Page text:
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    $\begingroup$ "people do not realize how BIG space is." and then "you can't really hide in space. Even mediocre telescope is AWESOME in space" We haven't yet discovered all the major asteroids or planetoids in the Oort cloud, we haven't seen Oumuamua coming, heck we don't have a complete inventory of bodies passing close enough to Earth to become a potential danger. I'm quite afraid that the "high enough resolution every object in solar system, even quite small, can be detected and tracked" will act against you when it comes to the time required to do that detection. $\endgroup$ Oct 28 at 13:42
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    $\begingroup$ @AdrianColomitchi you're quite right. However, as far as I know it's the processing capabilities that constrains cataloguing the Solar System's celestial bodies, as well as the fact that we don't have a lot of great telescopes and all of them are planned for years in advance for tasks, so what you mention here is a limited resource problem. As far as the time required, you are also correct, and I did indicate that problem as far as STL limit, but otherwise resources should be quite readily available for the task my solution was created for. $\endgroup$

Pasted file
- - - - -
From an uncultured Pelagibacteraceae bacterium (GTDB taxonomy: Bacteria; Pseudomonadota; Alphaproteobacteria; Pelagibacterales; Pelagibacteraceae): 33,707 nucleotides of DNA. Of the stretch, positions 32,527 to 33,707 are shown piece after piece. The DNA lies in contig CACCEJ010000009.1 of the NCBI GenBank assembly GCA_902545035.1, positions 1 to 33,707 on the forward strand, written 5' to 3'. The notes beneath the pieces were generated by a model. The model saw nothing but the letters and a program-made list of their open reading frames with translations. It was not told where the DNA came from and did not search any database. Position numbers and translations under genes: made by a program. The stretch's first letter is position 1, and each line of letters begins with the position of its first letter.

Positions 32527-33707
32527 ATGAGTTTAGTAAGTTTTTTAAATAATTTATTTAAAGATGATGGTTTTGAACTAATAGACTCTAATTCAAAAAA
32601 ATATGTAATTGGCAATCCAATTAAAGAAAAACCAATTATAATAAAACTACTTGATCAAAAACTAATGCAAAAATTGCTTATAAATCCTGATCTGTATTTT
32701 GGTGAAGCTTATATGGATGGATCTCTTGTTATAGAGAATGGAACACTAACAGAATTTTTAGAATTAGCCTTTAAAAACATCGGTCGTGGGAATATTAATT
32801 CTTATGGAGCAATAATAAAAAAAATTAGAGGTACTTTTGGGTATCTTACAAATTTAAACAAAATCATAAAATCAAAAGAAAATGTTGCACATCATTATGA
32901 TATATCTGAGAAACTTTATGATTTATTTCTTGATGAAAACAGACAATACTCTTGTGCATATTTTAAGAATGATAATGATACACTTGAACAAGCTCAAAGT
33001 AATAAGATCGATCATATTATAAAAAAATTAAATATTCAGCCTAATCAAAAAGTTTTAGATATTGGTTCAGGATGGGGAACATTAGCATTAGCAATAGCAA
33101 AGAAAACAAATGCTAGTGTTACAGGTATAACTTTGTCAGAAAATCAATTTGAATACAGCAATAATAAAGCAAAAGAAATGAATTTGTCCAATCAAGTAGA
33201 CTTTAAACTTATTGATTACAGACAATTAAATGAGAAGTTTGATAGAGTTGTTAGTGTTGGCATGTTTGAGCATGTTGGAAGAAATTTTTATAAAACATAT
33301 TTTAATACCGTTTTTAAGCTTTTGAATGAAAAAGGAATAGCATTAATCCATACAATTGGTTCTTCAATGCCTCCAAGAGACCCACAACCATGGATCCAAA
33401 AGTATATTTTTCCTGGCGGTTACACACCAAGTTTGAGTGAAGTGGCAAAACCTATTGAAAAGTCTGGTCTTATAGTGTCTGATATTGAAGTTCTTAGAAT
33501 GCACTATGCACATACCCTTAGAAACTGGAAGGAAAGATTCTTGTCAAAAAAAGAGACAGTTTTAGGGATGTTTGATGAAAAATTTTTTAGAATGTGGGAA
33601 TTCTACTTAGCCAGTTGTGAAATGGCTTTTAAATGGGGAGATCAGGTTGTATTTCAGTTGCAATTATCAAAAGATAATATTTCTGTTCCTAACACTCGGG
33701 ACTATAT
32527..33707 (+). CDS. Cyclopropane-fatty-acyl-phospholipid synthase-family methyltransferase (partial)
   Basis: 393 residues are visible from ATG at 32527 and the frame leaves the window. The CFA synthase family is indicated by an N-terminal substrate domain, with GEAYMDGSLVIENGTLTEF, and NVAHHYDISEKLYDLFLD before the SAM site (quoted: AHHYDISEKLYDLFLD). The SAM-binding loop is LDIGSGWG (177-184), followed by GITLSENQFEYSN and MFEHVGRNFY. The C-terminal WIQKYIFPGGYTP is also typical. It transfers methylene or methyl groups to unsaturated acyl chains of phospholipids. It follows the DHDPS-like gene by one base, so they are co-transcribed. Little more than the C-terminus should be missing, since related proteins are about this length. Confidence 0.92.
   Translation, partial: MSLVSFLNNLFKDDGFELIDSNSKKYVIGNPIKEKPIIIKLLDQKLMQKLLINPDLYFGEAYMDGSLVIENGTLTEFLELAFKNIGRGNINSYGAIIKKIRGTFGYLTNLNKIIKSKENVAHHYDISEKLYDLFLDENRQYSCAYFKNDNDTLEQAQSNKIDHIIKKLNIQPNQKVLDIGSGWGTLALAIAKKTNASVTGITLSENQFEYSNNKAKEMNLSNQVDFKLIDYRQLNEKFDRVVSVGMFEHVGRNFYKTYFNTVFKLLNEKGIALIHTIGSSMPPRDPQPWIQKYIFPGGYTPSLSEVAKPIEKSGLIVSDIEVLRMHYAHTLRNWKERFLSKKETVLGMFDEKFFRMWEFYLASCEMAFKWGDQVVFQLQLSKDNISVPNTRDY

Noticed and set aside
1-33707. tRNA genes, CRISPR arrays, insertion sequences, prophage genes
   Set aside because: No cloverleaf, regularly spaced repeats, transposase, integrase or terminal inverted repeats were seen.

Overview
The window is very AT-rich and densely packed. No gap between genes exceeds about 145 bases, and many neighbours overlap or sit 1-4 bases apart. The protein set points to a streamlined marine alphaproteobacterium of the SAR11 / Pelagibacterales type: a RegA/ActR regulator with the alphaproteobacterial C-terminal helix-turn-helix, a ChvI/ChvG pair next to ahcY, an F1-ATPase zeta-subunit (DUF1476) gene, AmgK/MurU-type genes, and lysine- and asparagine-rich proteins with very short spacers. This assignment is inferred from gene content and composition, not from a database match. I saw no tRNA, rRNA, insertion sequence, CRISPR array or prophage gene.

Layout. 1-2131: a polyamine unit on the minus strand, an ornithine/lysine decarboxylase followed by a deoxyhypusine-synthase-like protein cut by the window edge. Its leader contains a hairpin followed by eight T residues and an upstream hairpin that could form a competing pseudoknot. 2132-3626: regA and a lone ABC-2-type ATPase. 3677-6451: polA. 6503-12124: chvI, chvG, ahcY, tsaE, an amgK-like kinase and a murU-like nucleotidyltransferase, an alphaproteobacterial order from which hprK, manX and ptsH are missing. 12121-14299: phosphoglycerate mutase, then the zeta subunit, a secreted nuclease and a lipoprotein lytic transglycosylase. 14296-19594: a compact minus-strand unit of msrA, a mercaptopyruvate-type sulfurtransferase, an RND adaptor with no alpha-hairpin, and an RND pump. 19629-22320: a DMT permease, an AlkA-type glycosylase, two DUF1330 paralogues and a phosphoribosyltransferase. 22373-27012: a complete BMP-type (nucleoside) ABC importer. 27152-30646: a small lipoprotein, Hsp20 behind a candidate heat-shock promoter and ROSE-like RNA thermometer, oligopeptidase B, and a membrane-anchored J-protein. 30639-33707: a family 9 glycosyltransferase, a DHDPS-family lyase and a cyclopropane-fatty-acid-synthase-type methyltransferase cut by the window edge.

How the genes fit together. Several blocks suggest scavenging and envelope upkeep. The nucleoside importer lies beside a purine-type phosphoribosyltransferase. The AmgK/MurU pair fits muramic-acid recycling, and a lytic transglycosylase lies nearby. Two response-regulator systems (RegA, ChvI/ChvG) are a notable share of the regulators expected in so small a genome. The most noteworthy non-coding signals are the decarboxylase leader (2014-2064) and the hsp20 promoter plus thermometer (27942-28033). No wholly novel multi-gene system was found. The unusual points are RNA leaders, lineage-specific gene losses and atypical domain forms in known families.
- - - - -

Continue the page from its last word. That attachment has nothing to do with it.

– AcePL
    Oct 28 at 13:49
  • $\begingroup$ Let me put it this way "space is so effing big that if you don't know in what direction too look, it's only a matter of chance that you'll find what you seek". Yes, every telescope is one ticket in the lottery, but compute how many telescopes you need to insta detect a 500m ship anywhere on a sphere with a radius of 0.5AU around the detection point with "enough resolution: $\endgroup$ Oct 28 at 14:06